Pan Seared Pork Chops

>> Thursday, 31 August 2017

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Chops and steaks are quick-cooking cuts of meat; they are ideal for the stovetop or grill. These thin-cut pieces of meat are great for impromptu entertaining or weeknight meals.

Seasoning is easy - use a marinade or your favourite dry rub, but honestly, salt and freshly ground black pepper is more than enough to bring out the flavour of the meat. Because chops and steaks are single cut pieces of meat, if you buy more than you need, simply season, wrap tightly in plastic wrap and then a zip bag, label and toss into the freezer. When you're ready to cook, defrost, bring meat to room temperature and cook. It's that easy.

Here's the recipe for these Pan Seared Pork Chops.

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Sweet & Spicy - Bengali Mango Chutney

>> Thursday, 24 August 2017

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As much as I love ripe mangoes, I prefer them uncooked. Ice cream, sorbets, fresh tarts, juices, punches, yes, but not in quick breads, scones, cakes, jam etc. Now green mangoes are different, love them in curries, fresh, and cooked chutneys, like Guyanese sour and achar. A few years ago I came across a photograph of Bengali-style mango chutney and since then I have been hooked. Every mango season, I make this a few times to snack on. The combination of sweet, salt and spiciness from the (pepper) heat and spices always has me licking my fingers and the bowl.

In my version of the recipe I use 2 types of mangoes - turning and half ripe. Both types are explained in the recipe.

This type of chutney is not a condiment to be eaten on the side with your food. It is a stand-alone dish served as one of the courses towards the end of a multi-course traditional Bengali meal. This style of chutney is served in the syrup course just before dessert, acting as a palate cleanser. Though the chutney can be made with other fresh fruits such as tamarind and tomatoes, mangoes are a popular choice.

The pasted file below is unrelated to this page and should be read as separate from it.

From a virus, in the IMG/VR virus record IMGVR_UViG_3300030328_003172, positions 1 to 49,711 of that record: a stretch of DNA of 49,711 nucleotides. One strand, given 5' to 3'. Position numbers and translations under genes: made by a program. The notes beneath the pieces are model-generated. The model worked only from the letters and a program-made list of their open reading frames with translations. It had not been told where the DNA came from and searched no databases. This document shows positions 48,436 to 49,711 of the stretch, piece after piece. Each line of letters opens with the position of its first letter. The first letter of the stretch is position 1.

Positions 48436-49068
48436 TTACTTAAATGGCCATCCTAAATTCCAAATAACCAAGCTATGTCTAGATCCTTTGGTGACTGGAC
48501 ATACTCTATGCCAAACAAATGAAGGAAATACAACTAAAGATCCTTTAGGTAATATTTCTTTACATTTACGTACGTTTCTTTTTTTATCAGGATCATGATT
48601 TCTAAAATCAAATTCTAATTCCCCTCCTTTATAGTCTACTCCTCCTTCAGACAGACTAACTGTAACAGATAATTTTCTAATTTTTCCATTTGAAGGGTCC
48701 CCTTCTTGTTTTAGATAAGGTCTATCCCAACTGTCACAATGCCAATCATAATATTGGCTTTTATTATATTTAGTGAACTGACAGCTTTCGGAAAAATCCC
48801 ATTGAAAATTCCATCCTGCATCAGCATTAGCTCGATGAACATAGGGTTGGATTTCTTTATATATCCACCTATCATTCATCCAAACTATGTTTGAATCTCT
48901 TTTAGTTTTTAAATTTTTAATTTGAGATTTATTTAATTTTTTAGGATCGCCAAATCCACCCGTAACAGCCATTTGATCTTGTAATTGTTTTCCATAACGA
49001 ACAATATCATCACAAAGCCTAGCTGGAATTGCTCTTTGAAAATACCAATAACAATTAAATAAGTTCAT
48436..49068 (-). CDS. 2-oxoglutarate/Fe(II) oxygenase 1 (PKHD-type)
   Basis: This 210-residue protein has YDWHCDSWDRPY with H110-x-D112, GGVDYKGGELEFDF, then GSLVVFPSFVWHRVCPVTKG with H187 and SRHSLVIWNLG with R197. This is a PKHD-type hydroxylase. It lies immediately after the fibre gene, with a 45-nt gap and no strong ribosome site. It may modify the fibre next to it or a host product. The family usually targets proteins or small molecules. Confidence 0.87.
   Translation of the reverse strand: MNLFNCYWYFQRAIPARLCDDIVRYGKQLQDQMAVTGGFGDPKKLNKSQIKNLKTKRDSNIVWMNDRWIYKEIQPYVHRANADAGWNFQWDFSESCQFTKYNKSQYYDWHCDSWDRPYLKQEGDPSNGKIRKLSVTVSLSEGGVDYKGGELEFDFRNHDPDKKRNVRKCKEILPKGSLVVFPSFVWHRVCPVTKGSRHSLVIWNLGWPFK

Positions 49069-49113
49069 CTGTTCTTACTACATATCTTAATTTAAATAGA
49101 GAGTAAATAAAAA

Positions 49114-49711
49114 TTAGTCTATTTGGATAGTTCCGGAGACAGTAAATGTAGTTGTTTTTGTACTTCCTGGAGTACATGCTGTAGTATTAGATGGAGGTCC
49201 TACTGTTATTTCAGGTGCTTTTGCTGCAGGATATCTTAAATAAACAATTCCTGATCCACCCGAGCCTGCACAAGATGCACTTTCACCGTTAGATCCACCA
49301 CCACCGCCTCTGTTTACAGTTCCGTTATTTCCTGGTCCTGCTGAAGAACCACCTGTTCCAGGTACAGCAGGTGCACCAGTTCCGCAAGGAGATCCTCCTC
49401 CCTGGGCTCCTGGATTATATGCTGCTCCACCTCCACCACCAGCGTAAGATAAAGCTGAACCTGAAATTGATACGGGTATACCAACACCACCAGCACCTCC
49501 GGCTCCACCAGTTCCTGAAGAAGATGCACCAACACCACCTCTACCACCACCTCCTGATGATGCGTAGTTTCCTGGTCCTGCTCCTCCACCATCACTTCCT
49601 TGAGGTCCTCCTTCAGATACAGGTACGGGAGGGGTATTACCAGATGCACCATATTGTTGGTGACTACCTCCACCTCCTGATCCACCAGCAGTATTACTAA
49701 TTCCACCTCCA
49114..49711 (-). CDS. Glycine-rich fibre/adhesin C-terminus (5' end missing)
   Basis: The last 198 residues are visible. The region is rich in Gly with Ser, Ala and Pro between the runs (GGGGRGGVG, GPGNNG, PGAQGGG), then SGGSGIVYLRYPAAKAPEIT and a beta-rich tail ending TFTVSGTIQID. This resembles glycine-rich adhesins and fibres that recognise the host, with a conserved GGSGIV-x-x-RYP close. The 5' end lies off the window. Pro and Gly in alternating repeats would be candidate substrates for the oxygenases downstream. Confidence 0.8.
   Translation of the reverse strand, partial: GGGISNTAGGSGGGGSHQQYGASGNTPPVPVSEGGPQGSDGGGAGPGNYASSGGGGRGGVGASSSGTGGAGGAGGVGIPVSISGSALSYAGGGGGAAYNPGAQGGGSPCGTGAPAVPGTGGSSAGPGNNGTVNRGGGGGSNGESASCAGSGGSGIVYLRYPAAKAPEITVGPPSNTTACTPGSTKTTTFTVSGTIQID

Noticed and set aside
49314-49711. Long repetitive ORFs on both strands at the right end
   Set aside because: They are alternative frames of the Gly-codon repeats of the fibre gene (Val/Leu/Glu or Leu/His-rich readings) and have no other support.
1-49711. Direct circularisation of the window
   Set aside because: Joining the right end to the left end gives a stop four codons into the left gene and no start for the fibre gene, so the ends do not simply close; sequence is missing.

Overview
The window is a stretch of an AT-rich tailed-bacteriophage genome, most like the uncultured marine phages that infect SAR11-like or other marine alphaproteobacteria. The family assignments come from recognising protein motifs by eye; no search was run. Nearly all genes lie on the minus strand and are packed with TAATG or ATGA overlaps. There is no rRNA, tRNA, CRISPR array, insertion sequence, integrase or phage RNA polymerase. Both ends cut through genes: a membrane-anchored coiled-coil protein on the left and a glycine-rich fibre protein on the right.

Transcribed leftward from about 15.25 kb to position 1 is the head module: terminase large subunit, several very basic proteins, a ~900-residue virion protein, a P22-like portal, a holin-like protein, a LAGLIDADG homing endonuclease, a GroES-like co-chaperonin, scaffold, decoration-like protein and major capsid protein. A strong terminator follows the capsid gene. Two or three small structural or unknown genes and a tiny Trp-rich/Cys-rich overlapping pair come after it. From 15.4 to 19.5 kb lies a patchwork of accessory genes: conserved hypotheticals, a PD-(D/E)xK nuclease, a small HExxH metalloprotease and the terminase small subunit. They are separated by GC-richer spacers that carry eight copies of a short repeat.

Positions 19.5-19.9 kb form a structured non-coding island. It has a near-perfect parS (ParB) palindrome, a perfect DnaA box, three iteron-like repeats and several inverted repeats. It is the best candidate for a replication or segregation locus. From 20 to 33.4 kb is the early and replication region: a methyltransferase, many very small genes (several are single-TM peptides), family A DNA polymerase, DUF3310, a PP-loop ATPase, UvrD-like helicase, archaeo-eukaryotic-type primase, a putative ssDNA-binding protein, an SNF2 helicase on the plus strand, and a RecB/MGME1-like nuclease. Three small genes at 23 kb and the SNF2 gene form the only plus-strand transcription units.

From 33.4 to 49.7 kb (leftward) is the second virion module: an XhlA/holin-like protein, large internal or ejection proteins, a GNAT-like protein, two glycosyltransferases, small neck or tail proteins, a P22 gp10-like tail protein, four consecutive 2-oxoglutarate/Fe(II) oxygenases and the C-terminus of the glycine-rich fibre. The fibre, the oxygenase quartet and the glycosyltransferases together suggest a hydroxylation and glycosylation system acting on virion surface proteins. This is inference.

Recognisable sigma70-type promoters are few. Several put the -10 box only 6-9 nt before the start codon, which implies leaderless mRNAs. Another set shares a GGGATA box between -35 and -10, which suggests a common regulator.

Try the recipe and let me know what you think. Be sure to read the cooking notes. Make a large batch for all the spicy mango lovers around you. Leftovers keep well for weeks in the refrigerator in an airtight container.

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Okra/Ochroe Fried Rice

>> Thursday, 17 August 2017

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I don't know about you but I always find that the best tasting homemade Fried Rice is the one that you make when you are desperately hungry. It's the Fried Rice you make with whatever assortment of leftovers you have on hand. We are big rice eaters in the Caribbean so there is always the main ingredient - plain cooked rice leftover in the refrigerator - perfect to toss together for Fried Rice.

Apart from being ravenous after a day of errands and wanting something quick and easy to cook, the other inspiration for this dish came from Bamboo Fire Cafe in Delray Beach, Florida run by Guyanese husband and wife team - Beverly and Donald Jacobs. I visited with friends 3 years ago and apart from the Black Pudding, Souse, Garlic Shrimp, and smokey Eggplant Choka with Garlic bread, among other goodies, Beverly served us a platter of Okra Fried Rice. It was very tasty. As I said, my recipe draws inspiration from the original dish; I made it my way - Click here for the recipe.

This dish is excellent as a side dish but also wholesome as a vegetarian dish. For protein, I added some tenderly cooked eggs which I chopped up and tossed in in the final stages of cooking the dish.

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If you are squeamish about okra being in the Fried Rice and possible slime, don't be. Follow the directions in the recipe - slice the okra thinly and fry for a few minutes in very hot oil. The key is not to quickly turn the okra once it is in the pan, let it fry and crisp up before tossing. Work in batches if you are using a small frying pan.

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The full recipe can be found here.

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